Bobby Ocean, 610 KFRC San Francisco | August 8, 1986

610 San Francisco, KFRC

Big Apple Airchecks Matt Seinberg New York Traders“…Nobody can EVER take away your memories!

Its a Friday afternoon and Bobby Ocean helps close out the Top 40 era at KFRC! With some help from Scotty and the 610s (and their tribute song to the ‘Amazing AM’), Ocean takes the final afternoon drive show out with class.

There are some visitors to this site who have a clear memory of the events leading up to the end of Top 40 on KFRC. Its an event burned into the collective memory of a generation who grew up with 610 AM in San Francisco. To briefly summarize for those who are too young to have remembered KFRC as a Top 40 station, KFRC made the decision to pull the plug on the Top 40 format as a result of increasing competition from FM. Its been said that one of the reasons KFRC lasted so long was because of the hilly terrain surrounding San Francisco. The terrain caused multipath problems for FM stations in the Bay area, and KFRC had a better signal since the AM band doesn’t suffer from (or benefit, as in many areas of the country) line of sight reception. In effect, many FM signals would bounce off the surrounding hills and the bounce effect meant, to get technical, among other things, the bounced signals would arrive at a receiver slightly after the direct line of sight signal causing interference. The delay would be counted in micro-seconds, but it was enough to throw off the lesser-quality FM receivers of the time.

All technical talk aside, by 1986 it was obvious that the young audience which KFRC had been broadcasting to was increasingly abandoning AM for FM, and that the station would have to attract an older audience to remain viable. So the decision was made. Just three days after this broadcast was recorded, at 6:00 AM Monday, August 11, 1986, KFRC ended a 20 year run as one of America’s most popular hit music stations and changed its format to Standards. Big Band artists of the 1940s and early 1950s. They called it “Magic 61”, and for about a decade or so, became one of the nation’s best nostalgia stations, similar to WNEW “Eleven Three Oh” New York.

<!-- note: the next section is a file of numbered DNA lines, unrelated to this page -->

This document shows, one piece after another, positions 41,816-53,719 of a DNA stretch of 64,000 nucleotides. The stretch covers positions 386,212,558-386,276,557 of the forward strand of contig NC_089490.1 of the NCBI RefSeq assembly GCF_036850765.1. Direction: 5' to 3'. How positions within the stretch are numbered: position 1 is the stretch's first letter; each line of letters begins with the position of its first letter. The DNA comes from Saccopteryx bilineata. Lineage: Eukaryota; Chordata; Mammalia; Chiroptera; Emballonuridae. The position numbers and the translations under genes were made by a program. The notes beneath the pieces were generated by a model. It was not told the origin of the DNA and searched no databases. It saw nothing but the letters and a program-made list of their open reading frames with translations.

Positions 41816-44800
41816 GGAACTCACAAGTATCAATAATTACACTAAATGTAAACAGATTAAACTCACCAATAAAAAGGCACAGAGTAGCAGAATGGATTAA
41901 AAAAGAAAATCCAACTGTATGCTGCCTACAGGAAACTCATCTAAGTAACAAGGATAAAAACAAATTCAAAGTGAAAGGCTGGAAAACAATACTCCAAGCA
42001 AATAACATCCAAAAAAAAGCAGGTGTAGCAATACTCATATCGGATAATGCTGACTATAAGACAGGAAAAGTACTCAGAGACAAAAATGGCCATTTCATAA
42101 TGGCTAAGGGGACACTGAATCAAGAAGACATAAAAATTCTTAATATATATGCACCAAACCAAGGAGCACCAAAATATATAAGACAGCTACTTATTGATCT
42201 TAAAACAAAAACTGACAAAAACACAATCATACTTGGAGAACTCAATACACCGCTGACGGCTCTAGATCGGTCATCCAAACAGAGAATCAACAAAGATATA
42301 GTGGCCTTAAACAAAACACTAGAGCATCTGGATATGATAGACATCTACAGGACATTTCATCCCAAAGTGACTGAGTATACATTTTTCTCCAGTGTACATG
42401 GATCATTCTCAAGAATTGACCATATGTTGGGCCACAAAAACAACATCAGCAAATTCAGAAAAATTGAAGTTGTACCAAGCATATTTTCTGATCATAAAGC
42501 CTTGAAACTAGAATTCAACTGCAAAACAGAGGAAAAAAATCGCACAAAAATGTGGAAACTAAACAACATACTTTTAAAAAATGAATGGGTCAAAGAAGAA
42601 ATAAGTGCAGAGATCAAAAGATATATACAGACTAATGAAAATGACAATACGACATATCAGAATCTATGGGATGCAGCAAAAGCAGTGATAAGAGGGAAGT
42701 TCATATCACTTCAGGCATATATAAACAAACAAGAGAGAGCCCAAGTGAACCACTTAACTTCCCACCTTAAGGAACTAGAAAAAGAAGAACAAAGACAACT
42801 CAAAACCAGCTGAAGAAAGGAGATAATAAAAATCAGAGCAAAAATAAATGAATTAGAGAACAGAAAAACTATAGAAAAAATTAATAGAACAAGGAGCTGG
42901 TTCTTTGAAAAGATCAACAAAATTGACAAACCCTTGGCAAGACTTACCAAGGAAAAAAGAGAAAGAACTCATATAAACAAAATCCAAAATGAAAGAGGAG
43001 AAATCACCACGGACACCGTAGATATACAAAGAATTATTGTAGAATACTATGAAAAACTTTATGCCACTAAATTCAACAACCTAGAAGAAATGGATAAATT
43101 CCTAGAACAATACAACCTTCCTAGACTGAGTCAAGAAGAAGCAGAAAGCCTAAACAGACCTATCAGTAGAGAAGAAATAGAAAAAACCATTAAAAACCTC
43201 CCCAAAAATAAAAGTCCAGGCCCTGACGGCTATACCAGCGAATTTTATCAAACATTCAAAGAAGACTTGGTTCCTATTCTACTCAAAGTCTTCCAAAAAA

Thinking back to 1986, your webmaster remembers all the buzz in the radio trade magazines. It seemed as though a giant was being laid to rest. Even to those of us on the East Coast, KFRC was a giant among radio stations, one that most of us aspired to someday work at.

This aircheck is very special to me, and likely will be to many of you, our fans and listeners. Bobby Ocean was and still is one of the best in the business both as a jock and as a voiceover artist. And KFRC – even this aircheck, three days before the end of the format, is one of the very best of the 3 decades in which KFRC aired Top 40 music. Listen. Its still as fresh today as the day it aired!

The station is gone now, the Standards format, the Oldies and CHR formats that KFRC aired over the years along with the historic call letters on 610 AM are now a distant memory.

Courtesy of Big Apple Airchecks.

610 AM San Francisco, KFRC


  1. Dan Mattews

    Ocean may have been hip then, and he was an awesome talent, but this check has a slight homophobic taint that is distinctly unhip for today. Our morning team, from the same year, used to do the same kinda gay humour and later came out in the 21st century! Did the Oceanic waves go both way?

    • Larry

      Bobby Ocean ended KFRC’s run as a top 40 powerhouse in a classy way.

      I always liked Bobby Ocean both as a jock and a production guy.

      Years later, while visiting Northern California, I heard Magic 61.
      It was a good sounding standards station as opposed to KABL which was running AM Only which was voice tracked.


      • Hesitant to install Radio Range, etc. Bobby is a Major Market talent. Most stations I see on AIRCHEXX are medium to small markets, so basically of no real importance to me.

        • Larry

          In addition to the standards format which replaced top 40 on KFRC, didn’t they try some kind of game show concept which didn’t last long?

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